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  • Fed Funds spread signals crash

    Fed Funds spread signals crash

    The last time the Fed Funds target rate got this out of line with the effective rate was in 1987, and from a base of over 6% not 2%. On a percentage basis, at three times the target rate the spread is unprecedented. It happened today.
    Fed funds jump to 6 pct in mkt, tripling Fed's target

    NEW YORK NEW YORK, Sept 15 (Reuters) - Federal funds traded in the U.S. interbank lending market were indicated to have jumped to 6 percent on Monday, tripling the target rate of 2 percent which the Federal Reserve sets.

    The move happened even after the Federal Reserve earlier added $20 billion of temporary reserves to the banking system via overnight repurchase agreements.

    Early Monday, at around 7:10 a.m. EDT in New York, federal funds had traded at 2.0625 percent. When market inter-bank lending rates shoot up, that often reflects distrust among financial institutions of lending to some other counterparties. Global market participants' risk aversion has surged on Monday as the U.S. banking crisis has escalated, analysts say.
    AntiSpin: The Fed tries to manage the economy and inflation by influencing short term interest rates. It does that by buying and selling government bonds in the bond market in what are called "open market operations." They set a target rate, such as 2%, then buy or sell bonds as needed until the effective rate in the bond market matches the target rate objective. Problem is, this process does not always work in times of crisis because the bond markets themselves may be dis-functional, as is the case today.

    Really, really dis-functional.

    In 1987 during the crash the Fed Funds target rate was 6% but the effective rate jumped more than two times to 16% as banks lost confidence in lending to each other. Today that spread looks benign.

    On Friday Sept. 12, the effective funds rate was 2.1 percent, only 10 basis points over the target rate. Now the effective rate is three times the target rate. What it means is that the banks are so distrustful of each other's credit that they do not want to lend to each other. Who can blame them? Lehman Bros. went out of business today leaving its creditors holding the bag to the tune of $630 billion in defaulted debt.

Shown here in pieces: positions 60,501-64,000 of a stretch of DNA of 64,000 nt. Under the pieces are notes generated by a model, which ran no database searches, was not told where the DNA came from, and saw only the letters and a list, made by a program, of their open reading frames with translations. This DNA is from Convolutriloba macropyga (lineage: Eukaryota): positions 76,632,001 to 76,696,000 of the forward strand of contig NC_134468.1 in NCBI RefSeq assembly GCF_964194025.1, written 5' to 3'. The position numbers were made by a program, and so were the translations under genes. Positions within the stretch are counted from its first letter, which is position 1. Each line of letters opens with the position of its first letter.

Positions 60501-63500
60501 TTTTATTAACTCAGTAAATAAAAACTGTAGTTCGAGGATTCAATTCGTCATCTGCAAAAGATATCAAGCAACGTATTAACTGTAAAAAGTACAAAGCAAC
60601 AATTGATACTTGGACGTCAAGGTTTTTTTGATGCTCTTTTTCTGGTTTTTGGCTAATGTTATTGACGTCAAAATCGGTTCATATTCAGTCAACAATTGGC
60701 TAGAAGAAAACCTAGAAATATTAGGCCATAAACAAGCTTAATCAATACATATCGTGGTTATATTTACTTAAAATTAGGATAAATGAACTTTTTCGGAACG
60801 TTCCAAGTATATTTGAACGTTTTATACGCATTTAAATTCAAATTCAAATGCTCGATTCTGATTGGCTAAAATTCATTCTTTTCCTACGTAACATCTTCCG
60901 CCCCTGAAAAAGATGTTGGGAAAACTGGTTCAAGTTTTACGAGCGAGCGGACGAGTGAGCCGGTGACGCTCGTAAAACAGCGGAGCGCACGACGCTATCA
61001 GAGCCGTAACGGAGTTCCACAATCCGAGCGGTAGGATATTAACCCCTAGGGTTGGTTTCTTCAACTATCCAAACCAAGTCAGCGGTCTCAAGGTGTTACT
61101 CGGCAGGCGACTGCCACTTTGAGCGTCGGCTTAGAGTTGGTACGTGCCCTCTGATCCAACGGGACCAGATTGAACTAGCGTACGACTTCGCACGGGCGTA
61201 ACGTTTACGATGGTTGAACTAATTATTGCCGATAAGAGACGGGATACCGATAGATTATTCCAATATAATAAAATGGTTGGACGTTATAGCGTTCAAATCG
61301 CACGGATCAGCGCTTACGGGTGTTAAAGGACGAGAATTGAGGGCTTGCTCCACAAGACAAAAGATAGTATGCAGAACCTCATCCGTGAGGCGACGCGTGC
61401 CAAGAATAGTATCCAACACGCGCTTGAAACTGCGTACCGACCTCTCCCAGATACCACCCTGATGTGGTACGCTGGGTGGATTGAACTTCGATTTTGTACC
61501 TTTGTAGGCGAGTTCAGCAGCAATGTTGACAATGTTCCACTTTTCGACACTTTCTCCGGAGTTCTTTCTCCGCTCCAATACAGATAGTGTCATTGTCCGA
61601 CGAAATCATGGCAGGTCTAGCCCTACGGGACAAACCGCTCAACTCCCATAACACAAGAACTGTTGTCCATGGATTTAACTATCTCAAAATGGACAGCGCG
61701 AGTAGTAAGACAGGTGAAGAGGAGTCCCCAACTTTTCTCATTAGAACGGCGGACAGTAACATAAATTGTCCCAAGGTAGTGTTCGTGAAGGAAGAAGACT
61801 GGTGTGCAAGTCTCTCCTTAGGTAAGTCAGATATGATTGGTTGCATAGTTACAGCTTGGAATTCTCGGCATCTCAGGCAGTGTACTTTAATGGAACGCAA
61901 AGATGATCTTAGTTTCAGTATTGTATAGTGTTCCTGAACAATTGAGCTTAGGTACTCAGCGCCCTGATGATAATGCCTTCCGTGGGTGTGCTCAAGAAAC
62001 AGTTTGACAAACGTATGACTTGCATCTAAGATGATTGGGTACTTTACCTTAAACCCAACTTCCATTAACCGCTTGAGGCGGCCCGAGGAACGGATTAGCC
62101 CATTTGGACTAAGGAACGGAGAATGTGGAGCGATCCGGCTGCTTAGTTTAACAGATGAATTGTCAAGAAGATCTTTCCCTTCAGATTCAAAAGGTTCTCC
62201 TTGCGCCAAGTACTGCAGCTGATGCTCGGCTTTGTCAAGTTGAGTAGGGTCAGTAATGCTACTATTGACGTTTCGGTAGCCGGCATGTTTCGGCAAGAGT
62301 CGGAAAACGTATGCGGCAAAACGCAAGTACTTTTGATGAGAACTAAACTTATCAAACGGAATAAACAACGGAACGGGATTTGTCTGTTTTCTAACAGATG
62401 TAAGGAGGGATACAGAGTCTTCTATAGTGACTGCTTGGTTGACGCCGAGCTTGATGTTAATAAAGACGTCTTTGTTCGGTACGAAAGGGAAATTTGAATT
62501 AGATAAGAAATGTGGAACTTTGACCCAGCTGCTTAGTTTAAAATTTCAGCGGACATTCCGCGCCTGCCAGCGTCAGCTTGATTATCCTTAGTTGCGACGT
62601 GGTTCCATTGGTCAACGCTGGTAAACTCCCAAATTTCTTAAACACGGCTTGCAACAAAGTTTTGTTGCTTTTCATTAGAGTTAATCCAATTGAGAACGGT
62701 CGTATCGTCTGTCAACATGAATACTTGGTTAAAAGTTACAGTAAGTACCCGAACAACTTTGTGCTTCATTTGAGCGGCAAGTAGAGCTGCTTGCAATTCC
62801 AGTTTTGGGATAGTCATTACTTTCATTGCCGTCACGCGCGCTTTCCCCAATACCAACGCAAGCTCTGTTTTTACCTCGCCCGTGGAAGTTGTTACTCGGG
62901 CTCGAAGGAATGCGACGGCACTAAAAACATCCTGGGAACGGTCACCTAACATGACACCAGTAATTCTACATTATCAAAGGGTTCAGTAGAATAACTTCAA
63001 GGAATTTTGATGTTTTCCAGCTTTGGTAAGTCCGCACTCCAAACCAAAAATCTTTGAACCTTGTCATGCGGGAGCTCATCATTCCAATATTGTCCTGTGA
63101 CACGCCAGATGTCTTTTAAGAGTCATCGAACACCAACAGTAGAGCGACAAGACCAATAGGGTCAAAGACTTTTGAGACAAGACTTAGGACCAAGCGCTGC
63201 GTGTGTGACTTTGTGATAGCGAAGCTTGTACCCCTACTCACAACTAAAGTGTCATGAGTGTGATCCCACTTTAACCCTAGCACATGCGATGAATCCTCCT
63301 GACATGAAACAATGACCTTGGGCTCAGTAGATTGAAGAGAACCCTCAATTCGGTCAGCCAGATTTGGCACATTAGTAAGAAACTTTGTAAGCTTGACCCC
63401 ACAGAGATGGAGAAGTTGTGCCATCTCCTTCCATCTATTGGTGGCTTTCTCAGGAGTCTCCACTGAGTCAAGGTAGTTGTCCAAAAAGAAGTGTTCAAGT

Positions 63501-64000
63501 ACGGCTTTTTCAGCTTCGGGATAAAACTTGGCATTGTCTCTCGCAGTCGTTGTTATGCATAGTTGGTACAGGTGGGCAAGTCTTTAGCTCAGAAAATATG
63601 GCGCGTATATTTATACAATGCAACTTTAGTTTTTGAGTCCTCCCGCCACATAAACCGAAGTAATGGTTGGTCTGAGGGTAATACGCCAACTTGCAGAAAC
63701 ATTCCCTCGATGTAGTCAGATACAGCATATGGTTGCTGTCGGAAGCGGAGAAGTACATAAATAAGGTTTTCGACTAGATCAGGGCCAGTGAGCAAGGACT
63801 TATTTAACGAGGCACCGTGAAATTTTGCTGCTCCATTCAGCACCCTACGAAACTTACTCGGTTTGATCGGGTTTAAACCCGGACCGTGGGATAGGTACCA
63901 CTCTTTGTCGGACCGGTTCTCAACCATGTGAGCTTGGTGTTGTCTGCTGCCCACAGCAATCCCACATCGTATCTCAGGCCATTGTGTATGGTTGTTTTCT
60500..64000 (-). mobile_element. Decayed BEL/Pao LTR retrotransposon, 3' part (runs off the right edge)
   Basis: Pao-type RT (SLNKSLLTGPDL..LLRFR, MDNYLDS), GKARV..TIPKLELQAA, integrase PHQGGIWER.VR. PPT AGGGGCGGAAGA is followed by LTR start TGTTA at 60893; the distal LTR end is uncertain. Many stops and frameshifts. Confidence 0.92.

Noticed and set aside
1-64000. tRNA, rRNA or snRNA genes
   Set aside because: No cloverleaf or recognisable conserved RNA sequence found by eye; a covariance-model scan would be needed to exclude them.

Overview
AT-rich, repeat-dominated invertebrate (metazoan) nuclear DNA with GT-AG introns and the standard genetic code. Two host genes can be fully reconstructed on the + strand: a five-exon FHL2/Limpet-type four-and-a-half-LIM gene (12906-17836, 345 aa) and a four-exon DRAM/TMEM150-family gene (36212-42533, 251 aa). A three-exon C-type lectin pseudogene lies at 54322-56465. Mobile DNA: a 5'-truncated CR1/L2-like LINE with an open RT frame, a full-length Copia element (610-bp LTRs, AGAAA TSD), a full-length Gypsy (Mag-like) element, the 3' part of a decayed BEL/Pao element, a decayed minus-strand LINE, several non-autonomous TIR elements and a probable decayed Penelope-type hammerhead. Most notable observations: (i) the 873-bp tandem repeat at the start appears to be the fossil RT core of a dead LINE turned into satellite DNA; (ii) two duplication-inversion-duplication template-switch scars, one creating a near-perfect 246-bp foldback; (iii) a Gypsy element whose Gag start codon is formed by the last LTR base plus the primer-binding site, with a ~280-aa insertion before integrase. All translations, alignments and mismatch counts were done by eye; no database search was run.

``If the fed funds rate closes high today, I would be really worried as it would mean that there really is no money out there to be lent,'' said Stan Jonas, who trades interest- rate derivatives at Axiom Management Partners LLC in New York.
    - Bloomberg
    These episodes usually don't last long. It will be interesting to see what happens next.

    Today's mega spread between the Fed target and effective rate has not shown up in the Fed's graph yet today. Look for it tonight or tomorrow.



    Addendum: Sept. 16, 2008

    Appears that the Fed doesn't want to show the data on its web site so we've charted the data ourselves.



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    Last edited by FRED; 09-16-08, 02:43 PM.
    Ed.

  • #2
    Re: Fed Funds spread signals crash

    I've never quite grassped the significance of the Ted Spread, but Paul Krugman looks at it for signs of trouble and it's riding a rocket today.



    Ted Spread

    Comment


    • #3
      Re: Fed Funds spread signals crash

      Correct me if I'm wrong but I look at it like the difference between MSRP and what you actually pay :confused:

      Comment


      • #4
        Re: Fed Funds spread signals crash

        Originally posted by we_are_toast View Post
        I've never quite grassped the significance of the Ted Spread, but Paul Krugman looks at it for signs of trouble and it's riding a rocket today.
        ted spread - treasury/eurodollar spread. the eurodollar rate is an interbank rate, the treasury rate is riskless. thus the difference between the two reflects the degree of trust the banks have in each other.

        Comment


        • #5
          Re: Fed Funds spread signals crash

          Originally posted by FRED View Post
          Fed Funds spread signals crash

          The last time the Fed Funds target rate got this out of line with the effective rate was in 1987, and from a base of over 6% not 2%. On a percentage basis, at three times the target rate the spread is unprecedented. It happened today.
          FRED,

          I question your view of the spread as a percentage of the Fed Funds target rate. If the target rate was .25%, would interbank market rates of .75% be viewed as a bigger spread than the 1987 16%/6% spread?

          The flaw in the logic is using the ratio of the interest rates (6%/2%) rather than the 'principal plus interest rate' ratio (1.06%/1.02%). The banks do not fear losing only the interest, they fear losing their principal!